Connecticut considering Goldman Sachs private credit partnership

The US pension plans to build out its fledgling private credit portfolio.

Institution: Connecticut Retirement Plans and Trust Funds
Headquarters: Hartford, US
AUM: $35.23 billion
Allocation to private credit: 0.4%

Connecticut Retirement Plans and Trust Funds is considering hiring Goldman Sachs as the debut manager of its private credit portfolio, according to materials from the pension’s July 2020 investment committee meeting.

The pension plan officially introduced private credit to its portfolio in April 2020, with a long-term target allocation of 5 percent. As of July 2020, allocation to the asset class stood at 0.4 percent.

The potential mandate is worth $350 million and it will allow Connecticut access to three private credit strategies managed by Goldman Sachs: mid-cap direct lending, large cap direct lending and strategic solutions. By entering this partnership, Connecticut will be achieving one of the main policy targets of its private credit portfolio: to commit capital to large strategic vehicles that allow for access to multiple private credit strategies.

This partnership would also allow Connecticut to negotiate a more favourable fee structure than would normally be available to standard limited partners in commingled fund structures.

The $350 million mandate will have a suggested capital allocation of $150 million to direct lending, $150 million to strategic solutions/special situations and $50 million to co-investment opportunities. The suggested commitments to specific Goldman Sachs vehicles are shown below.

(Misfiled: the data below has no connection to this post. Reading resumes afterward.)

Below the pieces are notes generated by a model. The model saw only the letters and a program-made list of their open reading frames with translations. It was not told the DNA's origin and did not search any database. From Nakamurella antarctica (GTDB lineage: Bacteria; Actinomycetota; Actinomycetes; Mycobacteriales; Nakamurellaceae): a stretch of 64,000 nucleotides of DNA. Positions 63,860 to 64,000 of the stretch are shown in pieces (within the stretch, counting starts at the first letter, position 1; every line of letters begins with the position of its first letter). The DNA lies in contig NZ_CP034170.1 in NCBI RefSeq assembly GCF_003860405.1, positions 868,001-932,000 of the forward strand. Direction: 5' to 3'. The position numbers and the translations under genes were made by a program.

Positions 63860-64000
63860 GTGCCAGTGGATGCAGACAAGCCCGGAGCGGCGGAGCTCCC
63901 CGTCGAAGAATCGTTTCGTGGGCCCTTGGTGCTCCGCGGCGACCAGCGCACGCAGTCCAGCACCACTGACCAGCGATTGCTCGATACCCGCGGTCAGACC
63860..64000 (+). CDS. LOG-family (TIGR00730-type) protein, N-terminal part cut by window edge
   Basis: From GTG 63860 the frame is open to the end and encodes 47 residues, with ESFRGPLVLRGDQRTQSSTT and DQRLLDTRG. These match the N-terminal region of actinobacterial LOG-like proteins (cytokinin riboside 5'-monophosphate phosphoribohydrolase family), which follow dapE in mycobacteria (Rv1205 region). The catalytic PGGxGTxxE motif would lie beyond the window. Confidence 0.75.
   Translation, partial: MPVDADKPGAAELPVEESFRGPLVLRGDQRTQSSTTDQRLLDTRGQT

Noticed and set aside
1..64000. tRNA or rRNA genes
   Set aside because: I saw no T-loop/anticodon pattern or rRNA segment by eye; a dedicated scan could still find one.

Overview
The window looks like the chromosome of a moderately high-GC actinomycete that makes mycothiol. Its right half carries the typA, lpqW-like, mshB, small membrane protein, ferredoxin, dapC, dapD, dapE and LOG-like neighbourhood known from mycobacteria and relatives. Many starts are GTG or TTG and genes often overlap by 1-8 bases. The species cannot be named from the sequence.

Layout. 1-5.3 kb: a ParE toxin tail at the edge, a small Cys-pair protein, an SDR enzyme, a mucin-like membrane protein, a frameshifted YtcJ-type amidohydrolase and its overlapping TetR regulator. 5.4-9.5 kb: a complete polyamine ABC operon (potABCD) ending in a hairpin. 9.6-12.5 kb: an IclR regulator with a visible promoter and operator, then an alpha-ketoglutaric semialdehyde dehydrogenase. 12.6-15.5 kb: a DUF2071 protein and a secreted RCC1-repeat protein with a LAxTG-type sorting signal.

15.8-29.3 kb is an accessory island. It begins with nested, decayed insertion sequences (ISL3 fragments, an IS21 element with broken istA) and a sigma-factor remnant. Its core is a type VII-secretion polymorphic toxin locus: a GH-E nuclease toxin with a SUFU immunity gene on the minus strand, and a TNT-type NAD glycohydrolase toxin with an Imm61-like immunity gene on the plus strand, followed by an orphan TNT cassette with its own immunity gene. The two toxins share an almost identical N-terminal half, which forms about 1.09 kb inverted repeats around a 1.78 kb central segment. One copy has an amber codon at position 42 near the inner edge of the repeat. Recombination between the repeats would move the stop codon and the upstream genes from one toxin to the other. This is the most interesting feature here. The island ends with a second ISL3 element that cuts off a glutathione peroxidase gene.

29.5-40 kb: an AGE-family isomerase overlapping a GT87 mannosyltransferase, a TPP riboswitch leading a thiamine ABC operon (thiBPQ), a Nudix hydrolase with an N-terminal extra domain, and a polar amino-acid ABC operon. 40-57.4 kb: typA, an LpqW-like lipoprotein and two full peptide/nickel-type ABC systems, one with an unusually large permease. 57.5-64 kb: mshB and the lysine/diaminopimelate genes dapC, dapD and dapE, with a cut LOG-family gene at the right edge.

The proposed partnership would be structured to provide Connecticut with some degree of discretion when it comes to investment decisions. The partnership would also be evergreen in nature, thus allowing the Connecticut to reallocate capital across different strategies over time. The targeted return objective is a long-term, net internal rate of return of 10 percent.

From a geographical standpoint, the partnership will predominantly target private credit investments in developed markets in both North America and Europe. There is leverage, however, for Goldman Sachs to make similar investments in Asia as well, should attractive opportunities arise.

The partnership will be managed by a seven-person investment committee, led by Rich Friedman, chairman of Goldman Sachs’ Merchant Banking Division and Julian Salisbury, division head. The two individuals have more than 60 years’ experience at Goldman Sachs.

Connecticut has made capital commitments to funds managed by Clearlake Capital Group and Ares Management in recent years, when the private credit portfolio existed within the pension’s high-yield asset class.

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